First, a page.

In the highest part of the village there is an isolated crag known as “Peña de la Espada” because it resembles the shape of a sword (espada.) Legend says that the cross cut from the rock at its summit indicated the southern limits of the old Kingdom of Sobrarbe, the area which extended north past the Sierra de Arbe or Sobre Arbe (above Arbe) hence the name. Next to this it is still possible to make out the remains of an old castle, once under Muslim rule and then Christian after the battle of 1094.
If the castle represented the sword, i.e. the military and civil power, then the church was built at its side to represent religious power and faith.The small Romanesque temple that preceded the current building must have seemed small, gloomy and dark to 16th century man. The small dimensions and changes in taste resulted in the Town Council ordering the construction of a new, much larger church for a prosperous and growing population. Judging by the dimensions and quality of the building, it must have required a huge economic investment.
It is still possible to make out scant features of its Romanesque origins in the walls of the tower; in the first section the windows of the old medieval bell tower can still be seen.
Naval had sufficient income to warrant a work of such importance thanks to the production of salt from its millennial salt beds. The sale of salt from Naval had extended across the whole of Aragon since the start of commerce in medieval times.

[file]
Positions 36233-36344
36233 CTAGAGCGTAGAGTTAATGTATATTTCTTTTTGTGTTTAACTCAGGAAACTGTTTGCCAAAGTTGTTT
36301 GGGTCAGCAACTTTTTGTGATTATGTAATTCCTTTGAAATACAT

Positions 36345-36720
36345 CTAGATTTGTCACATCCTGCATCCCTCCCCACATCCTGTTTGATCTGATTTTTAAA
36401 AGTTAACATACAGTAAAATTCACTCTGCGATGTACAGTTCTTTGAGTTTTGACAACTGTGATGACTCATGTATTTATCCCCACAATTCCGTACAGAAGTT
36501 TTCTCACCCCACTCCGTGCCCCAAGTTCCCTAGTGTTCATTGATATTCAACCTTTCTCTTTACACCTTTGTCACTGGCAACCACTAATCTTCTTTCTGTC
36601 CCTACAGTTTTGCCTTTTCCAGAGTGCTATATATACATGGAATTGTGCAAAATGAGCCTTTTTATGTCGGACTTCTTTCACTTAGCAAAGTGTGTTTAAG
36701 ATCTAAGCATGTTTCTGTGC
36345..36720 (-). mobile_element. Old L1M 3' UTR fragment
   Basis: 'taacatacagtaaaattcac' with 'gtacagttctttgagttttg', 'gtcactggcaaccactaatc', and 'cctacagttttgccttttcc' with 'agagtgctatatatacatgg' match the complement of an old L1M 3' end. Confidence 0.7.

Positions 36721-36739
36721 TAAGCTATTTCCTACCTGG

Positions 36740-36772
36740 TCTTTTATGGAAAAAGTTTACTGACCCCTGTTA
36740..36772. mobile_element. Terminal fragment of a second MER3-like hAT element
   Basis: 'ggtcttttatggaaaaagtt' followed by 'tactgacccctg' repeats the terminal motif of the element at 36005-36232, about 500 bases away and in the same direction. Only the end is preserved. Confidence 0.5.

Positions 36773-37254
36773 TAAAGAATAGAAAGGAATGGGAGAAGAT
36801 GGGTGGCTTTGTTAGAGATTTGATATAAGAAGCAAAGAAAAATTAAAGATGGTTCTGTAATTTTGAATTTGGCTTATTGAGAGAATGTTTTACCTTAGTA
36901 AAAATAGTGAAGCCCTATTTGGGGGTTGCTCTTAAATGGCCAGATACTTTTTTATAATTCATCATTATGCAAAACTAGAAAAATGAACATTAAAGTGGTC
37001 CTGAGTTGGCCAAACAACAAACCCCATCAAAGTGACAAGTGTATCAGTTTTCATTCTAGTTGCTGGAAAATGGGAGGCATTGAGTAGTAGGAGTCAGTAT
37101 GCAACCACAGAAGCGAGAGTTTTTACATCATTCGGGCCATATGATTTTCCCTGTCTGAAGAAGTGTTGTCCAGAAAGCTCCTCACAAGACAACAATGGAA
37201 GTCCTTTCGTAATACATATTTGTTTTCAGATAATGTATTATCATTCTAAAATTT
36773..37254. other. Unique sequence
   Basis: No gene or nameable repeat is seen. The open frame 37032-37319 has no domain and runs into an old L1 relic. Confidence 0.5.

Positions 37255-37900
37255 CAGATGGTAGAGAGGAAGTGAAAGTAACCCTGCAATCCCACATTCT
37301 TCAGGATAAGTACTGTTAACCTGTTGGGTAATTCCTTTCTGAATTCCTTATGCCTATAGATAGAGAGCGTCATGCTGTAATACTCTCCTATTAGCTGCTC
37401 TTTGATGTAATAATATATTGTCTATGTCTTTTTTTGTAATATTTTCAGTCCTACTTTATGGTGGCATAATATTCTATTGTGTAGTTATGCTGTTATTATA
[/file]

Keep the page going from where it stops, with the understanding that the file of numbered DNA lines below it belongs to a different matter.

During the decade of 1580, an excellent stone mason called Joan Torón, well experienced in stone work and the art of architecture, was placed in charge of the construction of this church.
The final decades of the 16th century saw the rise of the monumental new church, constructed with stout walls to overcome the different levels of the rocky crag on which it stood. It follows all the norms of Gothic architecture from that era. Its nave and polygonal east end are covered with magnificent stellar vaults, concentrating the decorative richness to the church’s interior. Windows were placed at the top of the walls to highlight the importance of the vaulted ceilings.
The Gothic decoration of the main entrance was renewed with the addition of a decorative Renaissance mask based on the principals of Ancient Art.